The construction now underway on California Incline has at least one Santa Monica resident wondering why there aren’t more people working on it at a time.
“I’ve driven by and sometimes only see a handful of people working with all these large vehicles parked with no one in them,” said Mark Bystrak, a Santa Monica resident who frequently uses the Incline on his way to Malibu when the waves are good. “It just seems like there would be more people working, right?”
Not so, according to the city. The amount of workers on-site depends on what work is to be done that day. They aren’t going to hire 50 people for a 20-person job.
“Depending on what work is being done and what trades are doing the work, the size of the crew varies throughout the project. So an average crew is about 20 to 25 workers and, at the peak of construction, when they’re doing construction pours, they will have 50 to 60 people on site,” said Susan Cline, Interim Director of Public Works. “So it just depends on what trades are working on any given day…it is going to ebb and flow by trade.”
For others enjoying the shade along Palisades Park, the construction was not an issue. One man, sitting down with his bike next to him, said he hasn’t noticed a change—however, he doesn’t drive. His bike gets him where he needs to be.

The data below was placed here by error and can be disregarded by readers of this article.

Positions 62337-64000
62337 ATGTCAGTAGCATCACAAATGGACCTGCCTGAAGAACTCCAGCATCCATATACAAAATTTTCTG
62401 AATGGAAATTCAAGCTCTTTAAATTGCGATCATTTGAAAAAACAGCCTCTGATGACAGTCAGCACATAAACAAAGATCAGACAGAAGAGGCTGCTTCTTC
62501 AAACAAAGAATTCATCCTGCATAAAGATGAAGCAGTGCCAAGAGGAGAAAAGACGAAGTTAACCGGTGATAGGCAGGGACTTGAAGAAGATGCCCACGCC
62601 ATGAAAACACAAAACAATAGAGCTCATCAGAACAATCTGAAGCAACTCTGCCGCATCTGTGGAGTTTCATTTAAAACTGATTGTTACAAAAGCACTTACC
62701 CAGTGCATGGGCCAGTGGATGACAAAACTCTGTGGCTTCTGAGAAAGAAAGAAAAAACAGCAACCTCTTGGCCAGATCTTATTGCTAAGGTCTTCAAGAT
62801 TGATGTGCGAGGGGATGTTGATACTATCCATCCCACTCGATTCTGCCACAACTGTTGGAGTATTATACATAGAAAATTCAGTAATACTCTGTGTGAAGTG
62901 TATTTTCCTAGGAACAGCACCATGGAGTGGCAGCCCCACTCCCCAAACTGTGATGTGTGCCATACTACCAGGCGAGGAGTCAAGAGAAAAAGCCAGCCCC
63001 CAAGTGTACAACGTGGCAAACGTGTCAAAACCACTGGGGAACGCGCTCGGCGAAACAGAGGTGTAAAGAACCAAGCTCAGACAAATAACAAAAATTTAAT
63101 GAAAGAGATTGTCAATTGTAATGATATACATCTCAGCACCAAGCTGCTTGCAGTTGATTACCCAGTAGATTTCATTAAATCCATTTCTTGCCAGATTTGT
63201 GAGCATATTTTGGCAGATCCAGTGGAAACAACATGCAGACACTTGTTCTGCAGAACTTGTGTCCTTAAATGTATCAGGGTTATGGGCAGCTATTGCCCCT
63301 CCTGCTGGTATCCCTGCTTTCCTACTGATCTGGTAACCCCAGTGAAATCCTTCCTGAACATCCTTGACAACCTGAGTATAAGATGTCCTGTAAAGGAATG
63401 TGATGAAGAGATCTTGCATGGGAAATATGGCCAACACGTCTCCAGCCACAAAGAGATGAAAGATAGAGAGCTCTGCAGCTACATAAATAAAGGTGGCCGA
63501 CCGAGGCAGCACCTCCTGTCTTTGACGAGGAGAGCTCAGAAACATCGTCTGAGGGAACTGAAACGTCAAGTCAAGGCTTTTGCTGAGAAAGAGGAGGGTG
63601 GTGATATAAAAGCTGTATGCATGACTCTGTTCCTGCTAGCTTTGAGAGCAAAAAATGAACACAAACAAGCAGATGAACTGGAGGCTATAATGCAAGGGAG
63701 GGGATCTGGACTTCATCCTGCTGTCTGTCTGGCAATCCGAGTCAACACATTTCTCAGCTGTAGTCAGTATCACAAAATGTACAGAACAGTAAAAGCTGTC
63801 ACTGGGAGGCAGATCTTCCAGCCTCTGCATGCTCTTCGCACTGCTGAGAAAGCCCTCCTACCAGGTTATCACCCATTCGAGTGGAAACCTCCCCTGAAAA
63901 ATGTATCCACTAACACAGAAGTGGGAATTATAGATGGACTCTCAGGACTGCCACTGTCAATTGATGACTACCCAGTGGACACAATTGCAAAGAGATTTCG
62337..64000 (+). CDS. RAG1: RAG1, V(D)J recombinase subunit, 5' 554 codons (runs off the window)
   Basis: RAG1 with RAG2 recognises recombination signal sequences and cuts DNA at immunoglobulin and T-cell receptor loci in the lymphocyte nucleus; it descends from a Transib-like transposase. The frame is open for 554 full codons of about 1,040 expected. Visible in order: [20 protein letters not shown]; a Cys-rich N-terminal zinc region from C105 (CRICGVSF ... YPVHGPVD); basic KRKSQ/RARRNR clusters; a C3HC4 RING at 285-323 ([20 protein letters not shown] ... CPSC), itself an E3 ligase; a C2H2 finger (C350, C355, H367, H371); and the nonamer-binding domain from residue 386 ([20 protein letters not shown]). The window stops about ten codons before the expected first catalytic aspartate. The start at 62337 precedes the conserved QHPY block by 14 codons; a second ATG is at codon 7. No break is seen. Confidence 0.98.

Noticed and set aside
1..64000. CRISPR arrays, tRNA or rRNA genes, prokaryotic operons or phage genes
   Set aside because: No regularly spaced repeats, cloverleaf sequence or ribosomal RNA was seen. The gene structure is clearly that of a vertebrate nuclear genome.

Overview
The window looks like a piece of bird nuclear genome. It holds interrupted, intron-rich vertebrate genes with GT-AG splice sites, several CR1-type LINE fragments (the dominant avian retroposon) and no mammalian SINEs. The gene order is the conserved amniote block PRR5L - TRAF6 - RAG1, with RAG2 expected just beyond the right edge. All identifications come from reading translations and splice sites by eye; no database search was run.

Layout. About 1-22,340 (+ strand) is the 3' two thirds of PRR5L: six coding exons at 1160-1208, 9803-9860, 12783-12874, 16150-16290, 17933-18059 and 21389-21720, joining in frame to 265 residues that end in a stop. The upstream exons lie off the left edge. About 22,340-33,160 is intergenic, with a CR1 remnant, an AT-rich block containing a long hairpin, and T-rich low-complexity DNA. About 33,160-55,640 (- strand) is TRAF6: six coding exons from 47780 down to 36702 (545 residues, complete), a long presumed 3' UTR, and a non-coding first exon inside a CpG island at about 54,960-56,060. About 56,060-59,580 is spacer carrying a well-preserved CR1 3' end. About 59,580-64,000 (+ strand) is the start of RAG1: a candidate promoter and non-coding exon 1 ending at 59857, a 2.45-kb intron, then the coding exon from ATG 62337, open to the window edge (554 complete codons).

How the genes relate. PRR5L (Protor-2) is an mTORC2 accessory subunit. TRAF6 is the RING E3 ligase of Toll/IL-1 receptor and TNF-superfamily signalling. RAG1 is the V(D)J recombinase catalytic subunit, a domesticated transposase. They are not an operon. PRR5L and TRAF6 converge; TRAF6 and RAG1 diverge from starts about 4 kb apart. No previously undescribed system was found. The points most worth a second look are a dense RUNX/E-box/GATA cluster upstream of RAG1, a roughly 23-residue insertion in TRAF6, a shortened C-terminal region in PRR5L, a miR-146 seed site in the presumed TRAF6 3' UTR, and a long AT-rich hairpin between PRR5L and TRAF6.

One man said that “it is what it is” and residents should just deal with it.
Full closure of the incline began on April 20 so it could be completely demolished and rebuilt.
The project is to upgrade the road, which is technically a bridge, to meet current seismic standards.
The road, which descends from Ocean Avenue to Pacific Coast Highway, connecting the bluffs with the beach, is used by 15,000 vehicles daily. Nearly the entire project is federally funded and will only cost the city about $2 million of the nearly $23 million total.
What is for sure is that the construction has jammed traffic going towards Malibu. For Bystrak, it has taken him nearly two hours to go from Santa Monica to Malibu, opting to take backstreets that spit him out near Patrick’s Roadhouse on PCH to avoid taking city recommended detours.
“You have to hope the waves make it worth the entire trip,” he said. “Lets just say I can’t wait for the thing to be done,” referring to the completion of the Incline.
To help mitigate traffic congestion, during the demolition and construction of the California Incline, the Colorado Esplanade Project, and the EXPO Light Rail Project, the Department of Public Works shall limit construction activities that affect streets, sidewalks, alleys, or parking in the Area of Special Consideration, according to the city. The purpose of this limitation is to minimize traffic impacts of construction on residents, visitors, merchants, and customers while these projects are underway.
According to Cline, the project is still on schedule to finish by Memorial Day of next year, which is good news for everyone.
“It was scheduled this way so that it only impacted one summer,” Cline said.